European Union/economic policy
Paris, August 30, 2014
So I and the heads of government who came to meet me here in Paris took a number of decisions. The first was to ensure Europe is more focused than today on growth and employment. Initiatives are necessary. We supported the proposal by Matteo Renzi, the Italian Prime Minister, to convene a summit of the European Union, and therefore of all 28 [member states], in Italy on 6 October, on the issue of growth, with a determination to put employment at the heart of European choices. This EU summit will be followed – I made the proposal myself – by a Euro Area summit, if our partners agree to it, so that we can translate this determination into our own responsibilities as Euro Area countries, countries which share the same currency and must take decisions to ensure this currency provides stability – that’s the case – but above all prosperity, i.e. growth.
We also discussed what a Europe-wide economic policy that can achieve the objectives of growth and employment should look like.
First of all, we noted the statements by the European Central Bank President, Mario Draghi, and confirmed the diagnosis he himself made, namely that there’s insufficient demand in Europe and that it’s therefore time to ease monetary policy. But we can’t simply carry on waiting for a more accommodating monetary policy: we also have to make choices as Europeans, as heads of state and government in our respective countries, to carry out reforms. That’s what I’m doing in France with the government. Those reforms must lead to growth, but they can’t succeed unless there is growth. That’s why we must cut the Gordian Knot, as it were. Yes to reforms, all the necessary reforms, in order to improve our competitiveness, ensure we can be more productive, have more competition where necessary, more spending power too, and reduce deficits, but at the same time do it in a context of growth. Reforms must lead to more growth, and growth must make more reforms possible.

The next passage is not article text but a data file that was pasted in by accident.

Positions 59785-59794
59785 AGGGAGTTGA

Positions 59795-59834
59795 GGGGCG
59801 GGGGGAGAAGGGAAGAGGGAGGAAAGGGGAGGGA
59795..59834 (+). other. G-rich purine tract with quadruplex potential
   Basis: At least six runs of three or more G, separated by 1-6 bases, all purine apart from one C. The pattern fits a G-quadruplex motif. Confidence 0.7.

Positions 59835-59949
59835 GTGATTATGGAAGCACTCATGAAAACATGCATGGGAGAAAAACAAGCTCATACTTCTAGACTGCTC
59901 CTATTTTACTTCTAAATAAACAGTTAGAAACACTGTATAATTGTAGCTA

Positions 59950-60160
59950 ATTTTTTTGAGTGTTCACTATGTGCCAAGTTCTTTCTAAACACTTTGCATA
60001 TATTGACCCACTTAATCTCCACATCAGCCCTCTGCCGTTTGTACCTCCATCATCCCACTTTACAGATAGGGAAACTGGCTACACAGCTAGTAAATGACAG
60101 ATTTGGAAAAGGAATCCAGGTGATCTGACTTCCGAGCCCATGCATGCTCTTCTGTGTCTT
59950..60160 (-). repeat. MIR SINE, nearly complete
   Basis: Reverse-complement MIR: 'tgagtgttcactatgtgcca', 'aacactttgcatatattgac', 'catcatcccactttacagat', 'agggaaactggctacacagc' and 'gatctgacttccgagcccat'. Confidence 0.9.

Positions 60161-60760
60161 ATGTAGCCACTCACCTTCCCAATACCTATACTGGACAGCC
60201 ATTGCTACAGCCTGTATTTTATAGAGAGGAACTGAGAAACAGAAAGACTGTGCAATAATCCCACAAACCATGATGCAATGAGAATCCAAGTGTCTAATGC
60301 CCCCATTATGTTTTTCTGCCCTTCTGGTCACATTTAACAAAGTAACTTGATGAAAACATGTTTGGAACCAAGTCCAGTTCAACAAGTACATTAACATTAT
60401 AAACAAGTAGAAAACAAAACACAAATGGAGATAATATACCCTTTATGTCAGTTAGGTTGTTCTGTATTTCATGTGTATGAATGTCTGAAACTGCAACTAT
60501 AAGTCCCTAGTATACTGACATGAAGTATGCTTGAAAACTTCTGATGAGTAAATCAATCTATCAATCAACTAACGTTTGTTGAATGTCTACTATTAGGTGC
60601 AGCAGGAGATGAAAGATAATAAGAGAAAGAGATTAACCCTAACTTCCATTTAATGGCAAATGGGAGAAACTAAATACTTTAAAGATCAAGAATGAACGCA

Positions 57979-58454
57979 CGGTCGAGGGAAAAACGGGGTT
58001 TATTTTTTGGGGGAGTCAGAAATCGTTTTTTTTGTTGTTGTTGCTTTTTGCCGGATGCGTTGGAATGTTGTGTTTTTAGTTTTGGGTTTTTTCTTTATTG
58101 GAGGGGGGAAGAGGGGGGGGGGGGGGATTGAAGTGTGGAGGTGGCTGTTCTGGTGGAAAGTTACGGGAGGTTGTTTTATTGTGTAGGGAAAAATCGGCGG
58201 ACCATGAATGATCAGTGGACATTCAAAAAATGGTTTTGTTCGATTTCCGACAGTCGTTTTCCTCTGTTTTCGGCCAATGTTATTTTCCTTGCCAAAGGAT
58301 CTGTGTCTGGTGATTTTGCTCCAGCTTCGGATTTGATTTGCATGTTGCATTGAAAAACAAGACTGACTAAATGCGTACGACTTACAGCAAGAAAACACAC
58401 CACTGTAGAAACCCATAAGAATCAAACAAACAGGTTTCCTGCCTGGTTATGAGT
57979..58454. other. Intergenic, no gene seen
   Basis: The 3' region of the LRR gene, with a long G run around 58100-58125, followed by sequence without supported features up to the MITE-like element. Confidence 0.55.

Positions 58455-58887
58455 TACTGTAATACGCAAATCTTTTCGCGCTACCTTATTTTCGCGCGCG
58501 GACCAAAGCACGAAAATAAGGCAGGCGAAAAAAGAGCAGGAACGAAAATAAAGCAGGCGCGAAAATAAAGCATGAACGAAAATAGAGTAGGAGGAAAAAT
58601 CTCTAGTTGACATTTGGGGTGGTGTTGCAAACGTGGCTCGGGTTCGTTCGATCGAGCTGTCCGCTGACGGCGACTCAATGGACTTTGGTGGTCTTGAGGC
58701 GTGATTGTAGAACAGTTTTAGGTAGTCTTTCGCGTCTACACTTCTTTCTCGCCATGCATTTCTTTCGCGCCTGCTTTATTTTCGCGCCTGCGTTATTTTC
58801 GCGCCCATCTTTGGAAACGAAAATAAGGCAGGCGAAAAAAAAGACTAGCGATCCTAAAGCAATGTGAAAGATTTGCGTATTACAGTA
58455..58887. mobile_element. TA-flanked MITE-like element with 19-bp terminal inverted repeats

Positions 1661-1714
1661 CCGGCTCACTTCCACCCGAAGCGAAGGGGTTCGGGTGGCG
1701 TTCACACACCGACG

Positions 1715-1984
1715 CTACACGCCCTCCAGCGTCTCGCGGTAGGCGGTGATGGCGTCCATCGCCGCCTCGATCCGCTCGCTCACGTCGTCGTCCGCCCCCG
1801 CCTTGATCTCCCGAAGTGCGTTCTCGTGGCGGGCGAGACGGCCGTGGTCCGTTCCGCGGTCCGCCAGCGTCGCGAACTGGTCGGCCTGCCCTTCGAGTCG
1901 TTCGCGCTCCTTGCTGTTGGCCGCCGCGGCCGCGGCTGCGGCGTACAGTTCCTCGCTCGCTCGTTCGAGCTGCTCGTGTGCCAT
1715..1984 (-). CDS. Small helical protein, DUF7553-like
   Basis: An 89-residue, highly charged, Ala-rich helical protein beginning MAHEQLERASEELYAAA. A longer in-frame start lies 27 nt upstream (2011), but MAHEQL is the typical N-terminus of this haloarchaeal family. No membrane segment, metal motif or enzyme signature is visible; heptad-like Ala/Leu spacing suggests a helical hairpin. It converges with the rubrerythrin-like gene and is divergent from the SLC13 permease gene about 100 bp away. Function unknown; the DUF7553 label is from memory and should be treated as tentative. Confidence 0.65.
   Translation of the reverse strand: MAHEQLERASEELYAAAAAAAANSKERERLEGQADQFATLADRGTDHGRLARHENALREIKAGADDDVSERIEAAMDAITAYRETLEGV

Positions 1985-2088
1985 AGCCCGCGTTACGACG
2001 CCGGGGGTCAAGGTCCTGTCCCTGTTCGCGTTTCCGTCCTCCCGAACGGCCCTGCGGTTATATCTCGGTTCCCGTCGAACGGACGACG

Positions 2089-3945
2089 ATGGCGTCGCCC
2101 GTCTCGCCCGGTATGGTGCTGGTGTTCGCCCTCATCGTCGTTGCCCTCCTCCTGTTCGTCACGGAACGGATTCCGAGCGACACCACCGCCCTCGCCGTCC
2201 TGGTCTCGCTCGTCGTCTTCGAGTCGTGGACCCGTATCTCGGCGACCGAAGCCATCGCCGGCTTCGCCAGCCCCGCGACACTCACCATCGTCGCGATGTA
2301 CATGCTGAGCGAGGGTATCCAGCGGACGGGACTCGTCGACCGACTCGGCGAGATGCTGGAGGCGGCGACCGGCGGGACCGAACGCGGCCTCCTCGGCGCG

There’s also what Europe must do. So we got behind Jean-Claude Juncker’s proposals, but we asked them to be implemented as quickly as possible. I’m talking about the plan for €300 billion of investments, public investments, private investment, which will have to be linked together and, above all, will have to be embarked on at the end of the year or the beginning of next year.
And then there’s also flexibility, which must be compatible with the rules existing for honouring our commitments. I stress this too: France, like the countries here this morning, wants commitments to be honoured, but at the same time we want there to be room for flexibility, i.e. for the pace of deficit reduction to be compatible with growth targets themselves.
That was the gist of the discussions we had. For us, the main thing is to reorder Europe’s priorities and ensure it can address our fellow citizens’ concerns about employment and growth more than it does today. (…)./.